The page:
the one where we remember Jesus was for all...
October 24, 2016, 8:00 AM

Sermon from October 23, 2016

Text: Luke 18: 9-14

Grace and peace to you from God our creator and our Lord and Savior Jesus who is the Christ – will y’all pray with me? Let the words of my mouth and the meditations of all our hearts be acceptable in your sight O Lord, our rock and our redeemer; amen!

Before we dive into our gospel text today, I wanted to mention something about a question I’ve received throughout my ministry that I never thought I’d receive so much. That question? “Pastor – why do we share the peace?”

I’m glad you asked that question. And, be honest – there’s a lot of you who’ve thought that question, but have never voiced it. The sharing of the peace. At a specific point in the service people get up and share the peace with one another. They shake hands, they might hug. Smiles are shared. Words are exchanged, usually ‘peace be with you, peace, or Christ’s peace.’

Why do we do that? I know that for many of you who have been in the game of life longer than I has noted that the church didn’t always have that. So, even after years of doing it – it still feels a little weird. It takes you – and everyone – a bit out of their comfort zone. Especially if you practice the roving and walking sharing of the peace where you literally move from your pew to share peace with those around you.

But, why do we do it? Throughout the history of the church, think about all those who have come to sit in the gatherings of churches from all over the world. You’ve got people from all walks of life, you’ve got people who hold on to wildly differing views on a whole range of topics, you’ve got people who identify themselves differently from one another. All of them – all of us – come to our respective places of worship to gather, hear, sing, receive, and be sent.

Within that service there is one time where each one of us treats those around us specifically as equals. There is one moment that we put aside our differences, look past our prejudices, look one another in the eye and say, “Peace be with you.”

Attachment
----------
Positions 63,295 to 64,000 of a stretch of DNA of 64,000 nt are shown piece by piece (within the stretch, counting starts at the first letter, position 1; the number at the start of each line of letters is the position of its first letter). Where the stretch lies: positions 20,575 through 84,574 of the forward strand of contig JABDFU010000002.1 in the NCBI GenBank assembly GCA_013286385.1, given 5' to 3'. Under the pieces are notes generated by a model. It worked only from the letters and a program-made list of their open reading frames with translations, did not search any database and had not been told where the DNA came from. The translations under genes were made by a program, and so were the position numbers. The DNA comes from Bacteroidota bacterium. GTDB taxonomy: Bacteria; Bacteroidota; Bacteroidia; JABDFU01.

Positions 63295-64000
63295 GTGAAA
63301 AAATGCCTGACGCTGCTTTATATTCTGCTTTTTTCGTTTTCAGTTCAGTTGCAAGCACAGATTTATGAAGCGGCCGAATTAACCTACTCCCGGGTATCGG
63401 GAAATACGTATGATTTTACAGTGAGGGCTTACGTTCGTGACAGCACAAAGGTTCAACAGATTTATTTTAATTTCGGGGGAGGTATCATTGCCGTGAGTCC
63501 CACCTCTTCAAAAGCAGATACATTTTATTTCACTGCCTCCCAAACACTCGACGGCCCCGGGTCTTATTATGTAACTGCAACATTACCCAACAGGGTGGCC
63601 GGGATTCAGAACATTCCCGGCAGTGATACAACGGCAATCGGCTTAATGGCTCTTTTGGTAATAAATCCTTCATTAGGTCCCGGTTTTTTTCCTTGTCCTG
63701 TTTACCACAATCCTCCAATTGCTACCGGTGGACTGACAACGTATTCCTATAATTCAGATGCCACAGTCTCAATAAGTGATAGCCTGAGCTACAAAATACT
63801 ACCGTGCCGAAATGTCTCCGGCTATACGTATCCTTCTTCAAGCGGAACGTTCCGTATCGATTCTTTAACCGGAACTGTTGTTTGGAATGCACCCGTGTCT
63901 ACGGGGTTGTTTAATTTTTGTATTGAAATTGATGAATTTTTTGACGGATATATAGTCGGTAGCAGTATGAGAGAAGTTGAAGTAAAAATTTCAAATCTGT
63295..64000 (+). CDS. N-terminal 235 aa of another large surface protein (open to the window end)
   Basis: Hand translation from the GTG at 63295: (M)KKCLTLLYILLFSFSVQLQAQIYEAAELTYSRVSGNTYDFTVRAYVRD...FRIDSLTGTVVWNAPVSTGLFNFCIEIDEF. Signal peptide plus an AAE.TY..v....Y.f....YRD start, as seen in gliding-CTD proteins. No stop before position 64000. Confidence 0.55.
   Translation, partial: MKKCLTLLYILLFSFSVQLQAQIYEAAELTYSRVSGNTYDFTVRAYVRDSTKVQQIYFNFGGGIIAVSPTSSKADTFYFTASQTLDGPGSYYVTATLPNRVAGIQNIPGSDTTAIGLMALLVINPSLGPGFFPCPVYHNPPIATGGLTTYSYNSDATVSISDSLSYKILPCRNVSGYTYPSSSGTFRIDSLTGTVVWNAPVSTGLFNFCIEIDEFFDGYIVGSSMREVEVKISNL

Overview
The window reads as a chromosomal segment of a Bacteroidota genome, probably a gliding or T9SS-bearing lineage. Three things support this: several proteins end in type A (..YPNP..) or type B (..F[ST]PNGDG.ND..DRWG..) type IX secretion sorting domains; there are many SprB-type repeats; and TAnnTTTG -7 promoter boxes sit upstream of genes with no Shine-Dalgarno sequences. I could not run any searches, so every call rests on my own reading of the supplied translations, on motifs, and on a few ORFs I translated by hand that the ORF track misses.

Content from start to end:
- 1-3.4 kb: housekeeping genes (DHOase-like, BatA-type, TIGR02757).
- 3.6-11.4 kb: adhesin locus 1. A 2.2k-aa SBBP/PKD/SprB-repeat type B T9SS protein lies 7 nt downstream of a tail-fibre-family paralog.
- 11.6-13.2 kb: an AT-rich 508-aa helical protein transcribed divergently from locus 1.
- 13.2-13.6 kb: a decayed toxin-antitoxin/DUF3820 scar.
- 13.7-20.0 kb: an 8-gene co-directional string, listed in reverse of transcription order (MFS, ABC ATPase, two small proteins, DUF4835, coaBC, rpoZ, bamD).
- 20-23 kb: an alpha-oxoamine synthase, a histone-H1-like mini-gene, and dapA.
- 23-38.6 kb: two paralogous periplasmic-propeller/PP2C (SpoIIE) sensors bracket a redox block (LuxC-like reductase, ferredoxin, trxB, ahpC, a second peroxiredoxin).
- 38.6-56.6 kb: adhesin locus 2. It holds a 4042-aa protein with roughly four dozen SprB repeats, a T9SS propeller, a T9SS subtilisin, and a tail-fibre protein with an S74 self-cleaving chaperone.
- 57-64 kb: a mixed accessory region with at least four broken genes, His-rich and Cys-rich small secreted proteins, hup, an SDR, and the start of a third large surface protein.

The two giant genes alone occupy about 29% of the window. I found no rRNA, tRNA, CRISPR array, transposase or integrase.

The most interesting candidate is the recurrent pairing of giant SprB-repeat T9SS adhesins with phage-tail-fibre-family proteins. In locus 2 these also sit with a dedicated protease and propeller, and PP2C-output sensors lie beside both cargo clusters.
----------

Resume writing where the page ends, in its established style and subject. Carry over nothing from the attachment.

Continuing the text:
The sharing of the peace is that one time we specifically and intentionally engage in what Paul has written that in Christ there is no slave or free, Jew or Greek, male or female. We’re one body. We’re all children. God loves us all. Christ has shared peace with each of us and in turn we share that peace with one another.

Think about that as we hear this parable. Jesus talks about two men who’ve come to the temple to pray. The first talks about his accomplishments and feats in faith. He then goes off thanking God that he’s not like ‘those others.’ Those who are less than him – especially that guy in the back.

We then hear from that guy in the back – the tax collector. His prayer? Just have mercy on me. A sinner.

Normally, I’d probably turn at this moment and say, “Be like that humble tax collector – not the braggadocios Pharisee. I think most people would be OK with that. And, it’s probably good advice.

But, if I moved in that direction, I’d be cheapening this parable.

You see, parables themselves always tell a story about who God is. How God acts. Where God is present. By focusing just on these two individuals, we miss out. As the adage goes, we’d lose sight of the forest because of the trees. In fact, praising the humble tax collector here (and imploring that we should be like him) would potentially lead each of us to pray – as theologian David Lose writes, "Lord, we thank you that we are not like other people: hypocrites, overly pious, self-righteous, or even like that Pharisee. We come to church each week, listen attentively to Scripture, and we have learned that we should always be humble." If we do that, we end up sounding a lot like the Pharisee we pray that we aren’t like.

As, I read this parable I can’t help, but notice where these two are. They are in the temple. The place where God is said to be present. They both have come to give prayer and honor. They both do it in vastly different ways, but they’ve both come.

But, because of Jesus’ death and resurrection when I look at that parable I begin to see a big problem in how we should interpret Jesus’ words and story here.